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Colombia, la OCDE y el exabrupto galo


By Alvaro Tomas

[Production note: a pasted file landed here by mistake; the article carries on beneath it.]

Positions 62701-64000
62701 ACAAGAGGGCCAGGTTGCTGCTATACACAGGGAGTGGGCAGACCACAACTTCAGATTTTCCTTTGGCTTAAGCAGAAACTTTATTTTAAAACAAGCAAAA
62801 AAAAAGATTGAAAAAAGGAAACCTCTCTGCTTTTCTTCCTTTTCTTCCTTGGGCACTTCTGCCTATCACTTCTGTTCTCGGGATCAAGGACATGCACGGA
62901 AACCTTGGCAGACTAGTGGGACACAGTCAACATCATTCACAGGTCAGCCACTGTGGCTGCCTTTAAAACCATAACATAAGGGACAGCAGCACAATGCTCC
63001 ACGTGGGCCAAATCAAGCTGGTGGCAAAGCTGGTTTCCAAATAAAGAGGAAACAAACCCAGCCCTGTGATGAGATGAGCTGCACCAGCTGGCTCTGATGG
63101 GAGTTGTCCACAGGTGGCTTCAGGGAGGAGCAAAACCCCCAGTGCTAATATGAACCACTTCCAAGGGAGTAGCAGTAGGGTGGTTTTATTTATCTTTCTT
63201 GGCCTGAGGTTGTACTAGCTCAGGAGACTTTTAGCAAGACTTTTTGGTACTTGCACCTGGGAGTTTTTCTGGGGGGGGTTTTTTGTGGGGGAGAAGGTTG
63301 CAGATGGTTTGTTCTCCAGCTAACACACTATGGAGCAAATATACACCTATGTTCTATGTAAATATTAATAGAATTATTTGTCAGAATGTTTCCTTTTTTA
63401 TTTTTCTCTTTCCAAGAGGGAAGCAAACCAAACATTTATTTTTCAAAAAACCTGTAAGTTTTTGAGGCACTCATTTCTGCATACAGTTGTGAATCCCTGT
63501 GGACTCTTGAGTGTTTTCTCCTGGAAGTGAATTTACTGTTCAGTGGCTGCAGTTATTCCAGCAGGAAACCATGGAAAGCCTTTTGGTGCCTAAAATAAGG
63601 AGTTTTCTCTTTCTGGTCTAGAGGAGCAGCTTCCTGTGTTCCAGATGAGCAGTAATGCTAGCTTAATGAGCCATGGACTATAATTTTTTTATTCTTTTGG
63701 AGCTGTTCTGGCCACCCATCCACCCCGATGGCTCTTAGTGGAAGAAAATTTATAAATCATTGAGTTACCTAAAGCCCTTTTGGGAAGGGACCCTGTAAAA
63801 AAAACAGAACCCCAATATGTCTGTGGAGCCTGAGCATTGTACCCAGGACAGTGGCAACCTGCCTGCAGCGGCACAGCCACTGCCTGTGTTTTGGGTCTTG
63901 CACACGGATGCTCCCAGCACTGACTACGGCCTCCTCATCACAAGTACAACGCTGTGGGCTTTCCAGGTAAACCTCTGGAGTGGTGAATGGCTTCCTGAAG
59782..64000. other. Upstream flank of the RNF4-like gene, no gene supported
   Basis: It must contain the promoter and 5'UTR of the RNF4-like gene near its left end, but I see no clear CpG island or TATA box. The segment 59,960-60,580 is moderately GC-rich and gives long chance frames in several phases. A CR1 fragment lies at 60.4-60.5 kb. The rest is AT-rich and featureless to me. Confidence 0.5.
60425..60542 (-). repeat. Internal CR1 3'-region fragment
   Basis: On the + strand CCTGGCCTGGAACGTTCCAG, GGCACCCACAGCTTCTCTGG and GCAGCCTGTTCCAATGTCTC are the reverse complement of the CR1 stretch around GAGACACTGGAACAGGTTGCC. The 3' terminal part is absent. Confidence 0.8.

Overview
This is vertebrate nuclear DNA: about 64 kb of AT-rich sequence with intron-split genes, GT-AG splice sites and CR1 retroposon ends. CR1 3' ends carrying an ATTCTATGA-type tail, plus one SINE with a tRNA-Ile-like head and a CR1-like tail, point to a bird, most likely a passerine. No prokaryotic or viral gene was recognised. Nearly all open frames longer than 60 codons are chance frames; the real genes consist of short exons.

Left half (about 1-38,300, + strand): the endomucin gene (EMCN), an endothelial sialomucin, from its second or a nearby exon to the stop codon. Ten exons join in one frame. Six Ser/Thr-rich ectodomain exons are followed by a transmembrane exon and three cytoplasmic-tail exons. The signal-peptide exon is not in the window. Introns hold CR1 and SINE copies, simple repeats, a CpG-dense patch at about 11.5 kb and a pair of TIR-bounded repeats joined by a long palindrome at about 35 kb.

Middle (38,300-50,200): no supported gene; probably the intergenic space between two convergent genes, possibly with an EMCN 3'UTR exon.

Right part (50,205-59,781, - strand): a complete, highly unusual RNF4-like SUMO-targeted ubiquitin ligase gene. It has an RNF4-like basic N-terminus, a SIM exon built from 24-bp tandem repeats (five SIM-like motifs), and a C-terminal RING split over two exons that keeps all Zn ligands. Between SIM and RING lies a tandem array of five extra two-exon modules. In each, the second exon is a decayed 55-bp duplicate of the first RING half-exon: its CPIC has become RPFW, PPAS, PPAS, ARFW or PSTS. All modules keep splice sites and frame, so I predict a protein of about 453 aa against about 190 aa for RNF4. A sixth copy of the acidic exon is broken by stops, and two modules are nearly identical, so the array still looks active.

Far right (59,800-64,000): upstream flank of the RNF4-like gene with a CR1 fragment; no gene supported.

Faced with the impossible task of negotiating the signing of a treaty to avoid double taxation between Panama and Colombia, I would like to clarify my position in opposing the signing of any such agreement that would result in the automatic exchange of tax information with that country. It would be ideal to not sign anything, but realistically speaking and for the sake of diplomacy and bilateral relations, Panama should impose a model agreement for the exchange of information that would defend our service platform and that could also be used as a template for other agreements we might sign in the future with any country we’d want  (just as the FATCA model Americans have). I feel that the stubbornness of the Colombian government undermines the historical relations between two sister nations. I am opposed to Colombia calling Panama a “tax haven” and I feel offended that its inclusion in their blacklist seems to be a wink to the Organization for Economic Cooperation and Development (OECD). The government of President Juan Manuel Santos forgets that Panama has welcomed its Colombian brothers for decades. Throughout the conflict with the guerrillas, the drug mafia and during their most difficult economic situation, Colombians from every social class, race and profession have found refuge here. With the expansion of its industries to foreign countries, Panama opened its doors to Colombian investment in the cement, beer, fast food and food in general industries and recently in the banking, insurance and financial industries. Panamanians have been allies in the fight for democracy, when the region became infected with the leftists’ cancerous and wild populism. But now, the government of President Santos has become infatuated with the idea of subduing Panamanian sovereignty, trampling our pride and violating public international law governing nations, under the premise of reducing the Colombian fiscal deficit and pleasing the European countries, members of that bureaucratic monstrosity called the OECD whose purpose is seeking to turn Latin countries into its minions. They do not understand that aside from affecting our diplomatic and trade relations, they will not achieve their purpose of taxing funds held abroad. The funds will move to the United States (US), one of the largest and less transparent tax havens in the world. The US does not accept the common standard for automatic exchange of information “required” by the OECD and, therefore, Colombia will not receive the information they yearn. Given the serious damage to Panama’s economy and service platform that our neighboring country could cause, if they insist on pleasing the OECD, I would support suing Colombia before the World Trade Organization in order to apply retaliatory measures and, also, request a compensation for the billions of dollars Panama spends annually in human, military and material resources to prevent the drugs that Colombia fails to stop producing and exporting from getting to our shores. There is still time for the Colombian government to reconsider its diplomatic, commercial and historical mistake, and assess what unites us as nations. Finally, the outburst of French Finance Minister Michel Sapin, declaring that France will monitor the exchange of information with Panama, even though we have a double taxation treaty signed and in force between the two countries, is unacceptable. The French bore us already, for their arrogance, their inflated self-esteem, their insistence on being considered a world power, their desire to sit at the adult table and for their failed socialist policies. The French minister warns that if Panama does not subject to the OECD’s tax information exchange standard, it must face the consequences. I imagine that the brave Sapin does not dare issue the US (who does not  -nor will they ever- subject themselves to the OECD’s automatic exchange standard) the same threats.  May 2016 be a good year for you all, and may this be a year in which Panama takes a stand against the attacks from the OECD.

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